Stephanie began working in Oamaru stone in 2001. Often words or descriptive phrases provide her with inspiration for her work, but she also draws on observations of natural forms and structures in her environment. Stephanie has a great affinity for birds with their unique forms. Her graphic design background gives her an understanding and appreciation of the effectiveness of simplified forms that are sensuous and evocative of movement or growth. She enjoys the challenge of working the stone with hand tools as this enables her to create three-dimensional artworks that have a natural flow.
More recently she began works with polymer clay and this offers her a chance to create three dimensional forms in a different way.
Of Cook Island, Maori and Dutch origin, Fran Obers has been carving a huge range of materials and objects from carnelian Tiki to Totara Pou as part of the Hastings Nga Pou installation. Her work is always unique and as a female carver she has long been a pioneer in her field.
"I refer to myself as a stone carver, not a sculptor. I believe that sculpture is the process of building an object up whereas carving is the removal of the medium to expose an object.”
His passion for art comes from his engineering background where he was inspired by the exacting detail, symmetry and strength required to create machines, buildings and structures. Although Stewart has done some free-form pieces, he prefers to create pieces that reflect mechanical movement in an inanimate medium such as stone. “My objective is to give people the want and need to touch or move parts of the carving. I love the feel of stone; both whilst carving it and when it’s finished - it cries out to be touched."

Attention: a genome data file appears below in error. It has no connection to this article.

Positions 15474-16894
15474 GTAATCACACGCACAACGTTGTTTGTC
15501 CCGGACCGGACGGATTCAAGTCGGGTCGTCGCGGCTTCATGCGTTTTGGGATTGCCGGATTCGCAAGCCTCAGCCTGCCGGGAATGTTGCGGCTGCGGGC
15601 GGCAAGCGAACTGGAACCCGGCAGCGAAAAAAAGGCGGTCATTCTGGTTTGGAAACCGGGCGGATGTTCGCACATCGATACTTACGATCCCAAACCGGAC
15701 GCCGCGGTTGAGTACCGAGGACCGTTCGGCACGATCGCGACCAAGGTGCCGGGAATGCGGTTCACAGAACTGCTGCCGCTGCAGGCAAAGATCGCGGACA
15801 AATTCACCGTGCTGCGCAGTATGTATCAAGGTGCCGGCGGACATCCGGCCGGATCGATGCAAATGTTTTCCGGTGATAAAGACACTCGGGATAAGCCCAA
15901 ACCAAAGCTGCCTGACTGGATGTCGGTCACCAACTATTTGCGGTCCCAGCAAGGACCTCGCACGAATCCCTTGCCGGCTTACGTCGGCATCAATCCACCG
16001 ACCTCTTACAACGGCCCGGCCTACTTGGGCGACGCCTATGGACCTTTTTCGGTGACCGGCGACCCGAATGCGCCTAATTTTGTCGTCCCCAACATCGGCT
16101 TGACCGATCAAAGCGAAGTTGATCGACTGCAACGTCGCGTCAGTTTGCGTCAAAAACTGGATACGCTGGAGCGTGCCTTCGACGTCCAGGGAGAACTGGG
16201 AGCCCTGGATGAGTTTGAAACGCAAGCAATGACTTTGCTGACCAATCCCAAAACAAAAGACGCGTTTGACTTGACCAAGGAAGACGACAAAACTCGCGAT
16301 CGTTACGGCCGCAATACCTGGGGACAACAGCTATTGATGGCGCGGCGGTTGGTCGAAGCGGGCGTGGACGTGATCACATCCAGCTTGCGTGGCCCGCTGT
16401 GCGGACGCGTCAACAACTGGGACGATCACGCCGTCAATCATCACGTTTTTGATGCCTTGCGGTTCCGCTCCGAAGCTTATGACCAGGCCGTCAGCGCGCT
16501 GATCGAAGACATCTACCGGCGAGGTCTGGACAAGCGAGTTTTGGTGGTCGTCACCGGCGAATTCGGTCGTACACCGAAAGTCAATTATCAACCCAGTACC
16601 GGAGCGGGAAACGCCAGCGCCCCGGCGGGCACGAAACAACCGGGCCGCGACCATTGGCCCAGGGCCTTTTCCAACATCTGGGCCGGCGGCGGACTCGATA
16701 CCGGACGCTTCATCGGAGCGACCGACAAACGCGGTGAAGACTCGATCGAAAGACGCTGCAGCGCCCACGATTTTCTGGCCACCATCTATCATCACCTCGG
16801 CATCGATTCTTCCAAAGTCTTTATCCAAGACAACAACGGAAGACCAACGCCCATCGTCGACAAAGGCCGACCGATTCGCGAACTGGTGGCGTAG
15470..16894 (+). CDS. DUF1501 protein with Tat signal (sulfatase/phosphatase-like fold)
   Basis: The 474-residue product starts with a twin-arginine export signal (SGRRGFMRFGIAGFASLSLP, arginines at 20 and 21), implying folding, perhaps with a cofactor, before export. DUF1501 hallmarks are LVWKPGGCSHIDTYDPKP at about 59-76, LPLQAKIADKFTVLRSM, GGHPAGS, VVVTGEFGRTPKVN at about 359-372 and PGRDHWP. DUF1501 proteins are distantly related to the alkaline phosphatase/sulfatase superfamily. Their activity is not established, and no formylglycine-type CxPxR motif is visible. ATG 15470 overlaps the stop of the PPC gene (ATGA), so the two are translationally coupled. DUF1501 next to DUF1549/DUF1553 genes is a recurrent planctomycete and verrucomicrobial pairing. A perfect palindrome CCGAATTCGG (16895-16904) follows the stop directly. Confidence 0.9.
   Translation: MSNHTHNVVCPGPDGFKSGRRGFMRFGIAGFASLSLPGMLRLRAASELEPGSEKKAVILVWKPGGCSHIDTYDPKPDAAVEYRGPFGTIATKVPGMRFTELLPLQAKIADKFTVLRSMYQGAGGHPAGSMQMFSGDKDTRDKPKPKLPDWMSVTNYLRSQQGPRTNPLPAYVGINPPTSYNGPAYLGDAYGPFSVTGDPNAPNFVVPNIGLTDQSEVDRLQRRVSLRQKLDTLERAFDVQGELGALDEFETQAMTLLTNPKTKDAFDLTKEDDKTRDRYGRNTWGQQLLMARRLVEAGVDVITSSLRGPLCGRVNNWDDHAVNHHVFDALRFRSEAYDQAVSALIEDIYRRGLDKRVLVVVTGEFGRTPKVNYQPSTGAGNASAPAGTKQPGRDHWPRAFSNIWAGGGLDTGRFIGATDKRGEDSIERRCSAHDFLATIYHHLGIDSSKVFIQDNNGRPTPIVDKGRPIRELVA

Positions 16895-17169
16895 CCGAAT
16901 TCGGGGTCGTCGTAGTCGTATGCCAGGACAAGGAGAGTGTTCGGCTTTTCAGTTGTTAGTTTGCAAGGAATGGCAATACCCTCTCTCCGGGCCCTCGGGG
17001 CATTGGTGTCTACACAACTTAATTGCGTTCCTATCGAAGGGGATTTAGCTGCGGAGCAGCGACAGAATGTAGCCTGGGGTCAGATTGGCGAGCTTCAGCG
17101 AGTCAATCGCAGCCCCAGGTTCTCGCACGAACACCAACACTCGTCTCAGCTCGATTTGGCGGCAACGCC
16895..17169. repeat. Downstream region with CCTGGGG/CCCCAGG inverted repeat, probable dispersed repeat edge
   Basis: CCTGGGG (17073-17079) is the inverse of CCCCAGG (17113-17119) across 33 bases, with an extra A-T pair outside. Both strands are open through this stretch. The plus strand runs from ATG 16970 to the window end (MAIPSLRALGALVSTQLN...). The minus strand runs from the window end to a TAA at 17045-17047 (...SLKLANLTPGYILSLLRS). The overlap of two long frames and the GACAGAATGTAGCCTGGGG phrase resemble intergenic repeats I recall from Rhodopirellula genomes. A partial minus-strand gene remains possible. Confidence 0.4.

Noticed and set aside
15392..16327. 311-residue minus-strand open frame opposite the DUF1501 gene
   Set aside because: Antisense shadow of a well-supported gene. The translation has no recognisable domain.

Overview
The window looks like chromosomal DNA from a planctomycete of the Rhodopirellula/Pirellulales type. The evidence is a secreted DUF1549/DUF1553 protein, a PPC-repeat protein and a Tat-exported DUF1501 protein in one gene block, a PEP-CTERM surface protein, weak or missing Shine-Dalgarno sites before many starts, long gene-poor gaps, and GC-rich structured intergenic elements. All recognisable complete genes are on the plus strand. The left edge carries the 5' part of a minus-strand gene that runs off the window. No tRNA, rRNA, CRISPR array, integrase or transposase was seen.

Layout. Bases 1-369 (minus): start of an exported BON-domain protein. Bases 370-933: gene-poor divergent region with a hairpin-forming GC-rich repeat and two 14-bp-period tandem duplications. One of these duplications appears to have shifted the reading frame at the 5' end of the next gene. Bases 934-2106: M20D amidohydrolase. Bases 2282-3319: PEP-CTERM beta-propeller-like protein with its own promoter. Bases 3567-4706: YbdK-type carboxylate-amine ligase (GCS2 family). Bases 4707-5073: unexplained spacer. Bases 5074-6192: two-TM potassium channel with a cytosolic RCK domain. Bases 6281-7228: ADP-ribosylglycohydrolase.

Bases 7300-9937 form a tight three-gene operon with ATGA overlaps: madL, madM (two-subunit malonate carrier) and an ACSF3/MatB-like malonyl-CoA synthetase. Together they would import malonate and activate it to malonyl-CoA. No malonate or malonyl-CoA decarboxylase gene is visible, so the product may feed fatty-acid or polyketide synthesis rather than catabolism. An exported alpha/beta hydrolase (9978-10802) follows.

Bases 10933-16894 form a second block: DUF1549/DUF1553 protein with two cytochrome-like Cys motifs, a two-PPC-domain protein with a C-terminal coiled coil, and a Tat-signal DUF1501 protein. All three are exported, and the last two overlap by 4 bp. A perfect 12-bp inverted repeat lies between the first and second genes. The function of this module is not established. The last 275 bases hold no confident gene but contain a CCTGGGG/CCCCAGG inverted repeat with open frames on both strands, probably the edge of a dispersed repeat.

JiL of Aotearoa
JiL of Aotearoa creates interactive works of art, such as garden and forest landscaping, water features, climb-on sandpit features, and event, festival, and theatre props and decor. Able to design and create almost anything you can imagine . . . she'll give anything a go. JiL is working in a unique material called Pal Tyre, a form of cement made from recycled materials.
Kay is a figurative sculptor in clay, based in Havelock North. She is known as a sculptor, working mainly with the human form, creating figures in hand-modelled clay, usually from life, and also as a writer, including as arts page contributor for Hawke's Bay Today.
Hugh is a master carver of traditional Maori carvings in native timber. He is a descendent of Chief Tareha.
Hugh has whakapapa back to Tangaroa. He shares connections with the house Hau Te Ananui, Ruatepukepuke, and the traditions of whakairo, Maori carving. Based at his studio at Pawhakairo, Waiohiki Arts Village, Hugh’s style is recognised as being truly indigenous to the Napier area. His pou are dotted around the Ahuriri precinct, at the EIT Otatara campus, and on Otatara itself. A fine example of his primitive style is his carving of Wiremu Tamihana at the entrance to Waiohiki Marae. Hugh undertakes commissions in both traditional and contemporary forms but prefers to use native timbers.
26 January 2018